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May 24, 2024

What is Form W-9 from the IRS?

Form W-9 is a critical IRS form that provides information needed to send back a 1099. Learn more about Form W-9 with Thera.

What is Form W-9 from the IRS?

Akhil Reddy
February 10, 2022

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Form W-9is a tax form that communicates a contractor or freelancer’s Tax Identification Number (TIN) to another person, business, bank, or other financial institution. Learn more about Form W-9 and how to fill it out.

There are over a thousand IRS forms for reporting various types of income, tax information, and other pieces of financial data. If your company hires freelancers and independent contractors, you’re likely familiar with many of these forms, especially Form W-9.

Form W-9 is a simple IRS form that serves as an information return and allows a company or business to confirm a person’s name, address, and taxpayer identification number (TIN).

Form W-9 cheat sheet: What you need to know

  • Freelancers and independent contractors fill out Form W-9. Form W-9 is a one-page information return sent from self-employed contractors (payee) to their clients (payers).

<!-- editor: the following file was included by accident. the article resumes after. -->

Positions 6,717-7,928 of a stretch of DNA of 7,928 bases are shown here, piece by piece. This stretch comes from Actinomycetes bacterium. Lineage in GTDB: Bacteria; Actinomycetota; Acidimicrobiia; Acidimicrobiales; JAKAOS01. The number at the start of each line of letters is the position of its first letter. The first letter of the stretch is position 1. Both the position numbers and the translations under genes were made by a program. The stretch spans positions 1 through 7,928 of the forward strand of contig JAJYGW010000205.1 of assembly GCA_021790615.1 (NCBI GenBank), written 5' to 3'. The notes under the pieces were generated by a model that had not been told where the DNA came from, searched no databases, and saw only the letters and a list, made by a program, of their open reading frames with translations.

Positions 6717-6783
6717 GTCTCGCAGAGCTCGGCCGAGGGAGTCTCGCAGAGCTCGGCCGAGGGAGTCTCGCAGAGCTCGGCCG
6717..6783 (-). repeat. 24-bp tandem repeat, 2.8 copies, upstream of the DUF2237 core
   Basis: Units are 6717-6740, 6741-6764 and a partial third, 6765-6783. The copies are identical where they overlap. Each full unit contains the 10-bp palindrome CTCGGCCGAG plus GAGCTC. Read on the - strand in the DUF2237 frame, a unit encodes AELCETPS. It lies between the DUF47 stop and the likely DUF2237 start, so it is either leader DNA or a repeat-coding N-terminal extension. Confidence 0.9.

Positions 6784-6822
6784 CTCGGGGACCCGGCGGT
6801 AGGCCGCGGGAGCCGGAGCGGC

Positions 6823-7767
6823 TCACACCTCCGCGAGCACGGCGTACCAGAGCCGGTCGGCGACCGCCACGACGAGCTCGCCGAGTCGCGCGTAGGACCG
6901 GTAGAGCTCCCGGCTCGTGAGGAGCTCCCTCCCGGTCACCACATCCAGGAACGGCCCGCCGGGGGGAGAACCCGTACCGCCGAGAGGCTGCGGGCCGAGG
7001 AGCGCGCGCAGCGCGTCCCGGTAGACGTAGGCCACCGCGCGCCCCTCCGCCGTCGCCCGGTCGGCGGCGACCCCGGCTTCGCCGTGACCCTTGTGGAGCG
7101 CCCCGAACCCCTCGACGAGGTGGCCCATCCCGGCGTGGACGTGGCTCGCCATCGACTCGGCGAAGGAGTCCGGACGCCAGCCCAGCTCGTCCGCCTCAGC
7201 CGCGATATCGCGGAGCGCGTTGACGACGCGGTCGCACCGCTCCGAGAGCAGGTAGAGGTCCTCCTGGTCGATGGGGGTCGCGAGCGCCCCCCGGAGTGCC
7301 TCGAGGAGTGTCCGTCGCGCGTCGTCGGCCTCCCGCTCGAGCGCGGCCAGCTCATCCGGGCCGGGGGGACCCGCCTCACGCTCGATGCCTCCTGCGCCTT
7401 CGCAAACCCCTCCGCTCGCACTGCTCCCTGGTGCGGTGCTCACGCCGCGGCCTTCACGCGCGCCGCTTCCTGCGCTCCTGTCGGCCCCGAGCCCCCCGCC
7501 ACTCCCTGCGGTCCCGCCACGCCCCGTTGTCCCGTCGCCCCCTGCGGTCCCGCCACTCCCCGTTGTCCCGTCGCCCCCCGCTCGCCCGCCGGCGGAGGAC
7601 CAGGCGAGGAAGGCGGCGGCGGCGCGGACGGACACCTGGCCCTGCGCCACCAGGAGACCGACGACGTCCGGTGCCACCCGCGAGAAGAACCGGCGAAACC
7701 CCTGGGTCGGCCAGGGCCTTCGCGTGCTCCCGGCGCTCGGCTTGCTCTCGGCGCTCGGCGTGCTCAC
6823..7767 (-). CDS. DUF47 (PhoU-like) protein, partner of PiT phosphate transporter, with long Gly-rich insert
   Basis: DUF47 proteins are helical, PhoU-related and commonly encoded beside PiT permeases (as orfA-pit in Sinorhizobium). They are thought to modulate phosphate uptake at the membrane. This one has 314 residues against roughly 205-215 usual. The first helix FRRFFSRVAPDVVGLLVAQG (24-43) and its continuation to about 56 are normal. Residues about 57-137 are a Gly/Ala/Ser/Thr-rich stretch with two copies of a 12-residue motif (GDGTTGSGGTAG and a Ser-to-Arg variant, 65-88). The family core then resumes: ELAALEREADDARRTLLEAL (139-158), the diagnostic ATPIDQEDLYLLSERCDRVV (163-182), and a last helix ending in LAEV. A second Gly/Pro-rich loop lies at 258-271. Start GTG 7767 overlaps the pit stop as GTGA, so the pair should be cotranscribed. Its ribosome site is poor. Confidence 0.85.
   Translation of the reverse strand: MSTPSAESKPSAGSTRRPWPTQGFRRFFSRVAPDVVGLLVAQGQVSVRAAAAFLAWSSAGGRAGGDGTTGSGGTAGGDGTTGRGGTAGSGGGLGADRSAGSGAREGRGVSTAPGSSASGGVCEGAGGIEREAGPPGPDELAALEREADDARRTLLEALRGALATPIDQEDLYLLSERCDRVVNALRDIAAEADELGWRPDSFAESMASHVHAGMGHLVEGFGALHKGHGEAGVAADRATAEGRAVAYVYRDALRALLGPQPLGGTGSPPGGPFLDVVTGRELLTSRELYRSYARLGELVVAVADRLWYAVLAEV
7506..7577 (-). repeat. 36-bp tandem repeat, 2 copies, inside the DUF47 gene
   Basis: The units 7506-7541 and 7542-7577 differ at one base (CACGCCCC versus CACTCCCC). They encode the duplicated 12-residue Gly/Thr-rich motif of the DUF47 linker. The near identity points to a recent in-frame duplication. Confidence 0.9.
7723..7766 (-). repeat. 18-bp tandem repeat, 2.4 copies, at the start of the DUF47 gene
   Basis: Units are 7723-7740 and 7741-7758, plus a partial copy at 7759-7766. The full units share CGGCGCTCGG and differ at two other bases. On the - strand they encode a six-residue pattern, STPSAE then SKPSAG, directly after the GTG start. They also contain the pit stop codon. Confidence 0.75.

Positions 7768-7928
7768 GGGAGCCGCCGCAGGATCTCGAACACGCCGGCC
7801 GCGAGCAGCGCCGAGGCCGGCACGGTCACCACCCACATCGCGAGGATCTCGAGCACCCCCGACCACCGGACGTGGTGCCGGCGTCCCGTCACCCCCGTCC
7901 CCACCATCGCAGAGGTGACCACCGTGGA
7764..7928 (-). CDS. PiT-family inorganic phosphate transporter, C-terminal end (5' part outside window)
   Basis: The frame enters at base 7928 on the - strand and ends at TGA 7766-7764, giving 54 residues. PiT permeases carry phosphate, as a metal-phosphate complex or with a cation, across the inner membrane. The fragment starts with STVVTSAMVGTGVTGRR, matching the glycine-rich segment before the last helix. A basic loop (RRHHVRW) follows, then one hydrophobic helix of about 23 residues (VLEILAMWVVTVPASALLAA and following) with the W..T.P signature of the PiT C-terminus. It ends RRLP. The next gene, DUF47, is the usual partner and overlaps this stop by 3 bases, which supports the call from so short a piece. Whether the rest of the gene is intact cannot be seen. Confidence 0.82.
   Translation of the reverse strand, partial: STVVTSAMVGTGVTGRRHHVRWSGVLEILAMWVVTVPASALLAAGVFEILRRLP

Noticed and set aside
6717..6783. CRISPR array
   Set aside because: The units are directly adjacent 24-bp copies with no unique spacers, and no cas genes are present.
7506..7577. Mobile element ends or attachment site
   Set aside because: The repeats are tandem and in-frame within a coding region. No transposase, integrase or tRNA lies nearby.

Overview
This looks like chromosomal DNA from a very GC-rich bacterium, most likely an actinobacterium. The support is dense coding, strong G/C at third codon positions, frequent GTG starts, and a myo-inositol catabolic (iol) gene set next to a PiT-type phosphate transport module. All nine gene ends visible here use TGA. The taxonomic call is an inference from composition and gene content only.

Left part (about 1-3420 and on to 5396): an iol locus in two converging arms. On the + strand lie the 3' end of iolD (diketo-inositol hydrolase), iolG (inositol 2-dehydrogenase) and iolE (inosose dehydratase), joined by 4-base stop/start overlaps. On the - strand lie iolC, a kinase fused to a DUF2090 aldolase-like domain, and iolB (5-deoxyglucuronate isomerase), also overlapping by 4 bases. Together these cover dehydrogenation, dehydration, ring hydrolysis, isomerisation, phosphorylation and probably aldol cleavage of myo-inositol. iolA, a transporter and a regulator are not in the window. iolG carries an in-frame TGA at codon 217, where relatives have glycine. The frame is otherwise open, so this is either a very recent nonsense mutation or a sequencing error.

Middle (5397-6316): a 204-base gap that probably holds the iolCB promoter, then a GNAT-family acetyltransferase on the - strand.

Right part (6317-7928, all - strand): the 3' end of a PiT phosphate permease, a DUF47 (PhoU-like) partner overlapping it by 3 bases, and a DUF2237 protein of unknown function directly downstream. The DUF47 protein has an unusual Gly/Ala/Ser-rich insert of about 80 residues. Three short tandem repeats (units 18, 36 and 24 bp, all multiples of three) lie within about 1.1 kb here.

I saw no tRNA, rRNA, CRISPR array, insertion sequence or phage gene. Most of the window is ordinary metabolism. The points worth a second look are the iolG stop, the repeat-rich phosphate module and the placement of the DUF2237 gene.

• Businesses that receive Form W-9 do not submit it to the IRS. The IRS makes Form W-9 available to entities and employers to confirm TINs and contact information. However, neither the business nor the person who filled out the W-9 needs to submit it to the IRS.
  • Form W-9 provides information needed for Form 1099. When someone submits a W-9 to your business to get paid for their services, you’ll use the information on the form to send back Form1099.

Who fills out Form W-9?

There are a few situations that might require a W-9 form:

  1. Self-employed individuals. The most common reason a person may need to fill out Form W-9 is that they’re a contractor, freelancer, or service provider and plan on getting paid more than $600 by a single client that tax year.
  2. New bank accounts. Banks may require Form W-9 if a new customer wishes to open an account.
  3. Financial institutions. If a customer invests with a bank or financial institution, they may need to submit a W-9 so the institution can submit a 1099 form. These can be used to report interest income, proceeds from real estate transactions, and business distributions.

Note: All the information found in a W-9 is sensitive information. If it lands on the wrong hands, identity theft may occur. So, self-employed folks should always double-check that they’re sending it to the right person. Companies and those who receive Form W-9 need to ensure they’re keeping the data safe and secure.

Purpose of a W-9 form

Note that your company will never send a W-9 to the IRS. Instead, you’ll need to send back Form 1099 to anyone your company has paid$600 or more to in a single year. If the amount paid is under this threshold, the 1099 form isn’t required; instead, it's reported as the TIN holder's income.

To fill out a version of Form 1099, information such as the TIN (social security numbers or employer identification numbers) and address are required. This is where the W-9 comes in.

The information provided by the self-employed individual should remain undisclosed as their privacy is protected by law.

How to fill out Form W-9